Mayo Clinic Fail on Canola

I came across this article and couldn’t help but notice the dubious wording they use and how their answer goes logically wrong:

I read an article on the Internet that said Canola oil contains toxins that are harmful to humans. Is this true?

First off, the inclusion of phrases like “on the Internet” is meant to discredit the idea before it’s even mentioned and note that Mayo Clinic article itself is “on the Internet”. The phrase “toxins that are harmful to humans” is also suspect. Does that mean it has toxins but they claim they aren’t harmful to us? Does that mean it wasn’t good for the rats but they think this is one the time our anatomies are not analogous? Regardless, they’re trying to make it wordy. The best way to phrase the question would be: “Does Canola oil really contain toxins?”. They use that question as the title, so they should have left it at that. They should also cite the sources of the rumor and confront them explicitly.

The post then goes on to deny this (big surprise) without supporting its claims. Ms. Zeratsky takes out the straw man of erucic acid but neglects to mention the real problem people have with Canola oil. The problem with Canola oil is not directly related to its contents: it’s the problem of rancidity. If it’s highly prone to go rancid and consuming rancid oils is harmful to your health, then Canola oil is not a healthier option, especially for cooking (but isn’t that all you do with it because it doesn’t taste good enough to garnish/drizzle with?).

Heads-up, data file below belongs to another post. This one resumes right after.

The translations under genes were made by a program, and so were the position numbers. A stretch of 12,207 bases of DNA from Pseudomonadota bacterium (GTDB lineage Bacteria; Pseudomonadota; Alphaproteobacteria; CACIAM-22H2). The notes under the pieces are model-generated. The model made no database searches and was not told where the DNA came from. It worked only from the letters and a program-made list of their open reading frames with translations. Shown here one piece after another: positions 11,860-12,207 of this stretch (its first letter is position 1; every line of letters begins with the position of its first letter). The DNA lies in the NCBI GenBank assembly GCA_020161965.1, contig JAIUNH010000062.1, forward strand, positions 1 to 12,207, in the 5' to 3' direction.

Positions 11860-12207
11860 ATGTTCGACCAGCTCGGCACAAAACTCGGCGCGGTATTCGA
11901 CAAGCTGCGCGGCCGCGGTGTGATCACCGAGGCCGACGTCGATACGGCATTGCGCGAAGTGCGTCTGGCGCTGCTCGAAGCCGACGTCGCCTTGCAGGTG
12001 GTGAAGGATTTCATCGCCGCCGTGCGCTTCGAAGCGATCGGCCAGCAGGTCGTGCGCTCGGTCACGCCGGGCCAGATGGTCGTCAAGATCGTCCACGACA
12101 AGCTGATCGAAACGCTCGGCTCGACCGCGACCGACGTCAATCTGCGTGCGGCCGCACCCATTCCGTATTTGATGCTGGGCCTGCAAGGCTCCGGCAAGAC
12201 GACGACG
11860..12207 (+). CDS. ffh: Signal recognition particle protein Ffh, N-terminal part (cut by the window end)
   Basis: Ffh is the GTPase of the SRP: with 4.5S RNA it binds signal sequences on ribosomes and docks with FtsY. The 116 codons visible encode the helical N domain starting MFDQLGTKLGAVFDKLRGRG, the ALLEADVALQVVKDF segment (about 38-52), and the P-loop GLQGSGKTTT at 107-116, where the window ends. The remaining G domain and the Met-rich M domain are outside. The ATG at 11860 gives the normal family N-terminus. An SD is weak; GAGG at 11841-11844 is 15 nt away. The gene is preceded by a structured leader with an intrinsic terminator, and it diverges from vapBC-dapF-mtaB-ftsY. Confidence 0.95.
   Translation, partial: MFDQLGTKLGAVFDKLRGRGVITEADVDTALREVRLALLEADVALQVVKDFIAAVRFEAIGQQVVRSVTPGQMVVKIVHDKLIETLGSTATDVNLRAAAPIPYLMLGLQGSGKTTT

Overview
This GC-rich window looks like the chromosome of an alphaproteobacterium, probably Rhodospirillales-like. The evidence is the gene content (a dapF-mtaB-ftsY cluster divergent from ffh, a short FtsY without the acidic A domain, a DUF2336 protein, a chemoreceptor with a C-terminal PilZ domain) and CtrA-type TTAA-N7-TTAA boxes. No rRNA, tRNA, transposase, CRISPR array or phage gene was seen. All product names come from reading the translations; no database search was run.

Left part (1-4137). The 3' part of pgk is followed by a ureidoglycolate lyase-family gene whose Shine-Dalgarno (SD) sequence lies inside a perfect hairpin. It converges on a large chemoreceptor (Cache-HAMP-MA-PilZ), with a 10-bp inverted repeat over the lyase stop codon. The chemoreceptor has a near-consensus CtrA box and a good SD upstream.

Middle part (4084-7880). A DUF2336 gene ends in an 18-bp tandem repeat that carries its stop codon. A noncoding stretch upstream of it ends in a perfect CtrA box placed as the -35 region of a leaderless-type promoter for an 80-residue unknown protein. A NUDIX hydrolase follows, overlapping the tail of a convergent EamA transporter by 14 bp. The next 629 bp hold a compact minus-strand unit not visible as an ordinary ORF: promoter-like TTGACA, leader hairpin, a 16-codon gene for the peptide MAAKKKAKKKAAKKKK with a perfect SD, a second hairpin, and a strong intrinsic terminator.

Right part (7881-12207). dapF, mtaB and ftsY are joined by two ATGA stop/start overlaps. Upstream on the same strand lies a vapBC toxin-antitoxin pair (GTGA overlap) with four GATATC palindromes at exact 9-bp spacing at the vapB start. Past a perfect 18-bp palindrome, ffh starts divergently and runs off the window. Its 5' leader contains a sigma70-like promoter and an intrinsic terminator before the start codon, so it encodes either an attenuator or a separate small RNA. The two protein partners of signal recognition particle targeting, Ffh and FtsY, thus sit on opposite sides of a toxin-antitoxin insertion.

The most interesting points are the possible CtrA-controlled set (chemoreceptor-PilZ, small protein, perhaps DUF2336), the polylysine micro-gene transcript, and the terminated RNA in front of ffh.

I know Canola is a brand name that people invested in it want to protect, but in a free market economy if your product isn’t good, your business fails. We’ve chosen in this country to operate that way, to allow competition and uncertainty to drive us after quality. We really need to stop protecting bad ideas and unhealthy food. Even if it is logistically difficult to abandon them, it will be worth it to us in the long run.

2 thoughts on “Mayo Clinic Fail on Canola

  1. You offer no evidence for your first claim, and it reeks of conspiratorial paranoia.

    Second claim about rancidity is also unfounded. All studies conducted have shown that canola oil has a shelf life of about one year at room temperature, which is comparable to many other common cooking oils. Even if the shelf-life of canola was relatively short, which it isn’t, that wouldn’t make canola oil inherently bad. Bread can go bad and harbor dangerous mold and bacteria in a matter of days, yet it’s illogical to conclude that bread is bad, or dangerous to consume.

    There’s no rhyme or reason to anything written here. Stop misleading people with ill-formed opinions.

    • Not conspiracy. Bad science.

      What studies? You haven’t haven’t made any appeal to alternative data so it does not further the discussion.

      The idea is that the oil is sensitive to air, light, and heat yet we don’t act like—and most importantly don’t cook with it—like that’s the case. The main point of this post is that the claim people have against canola is not the issue addressed by the Mayo Clinic article, so the debate is not resolved though they (and you as well) present it that way.

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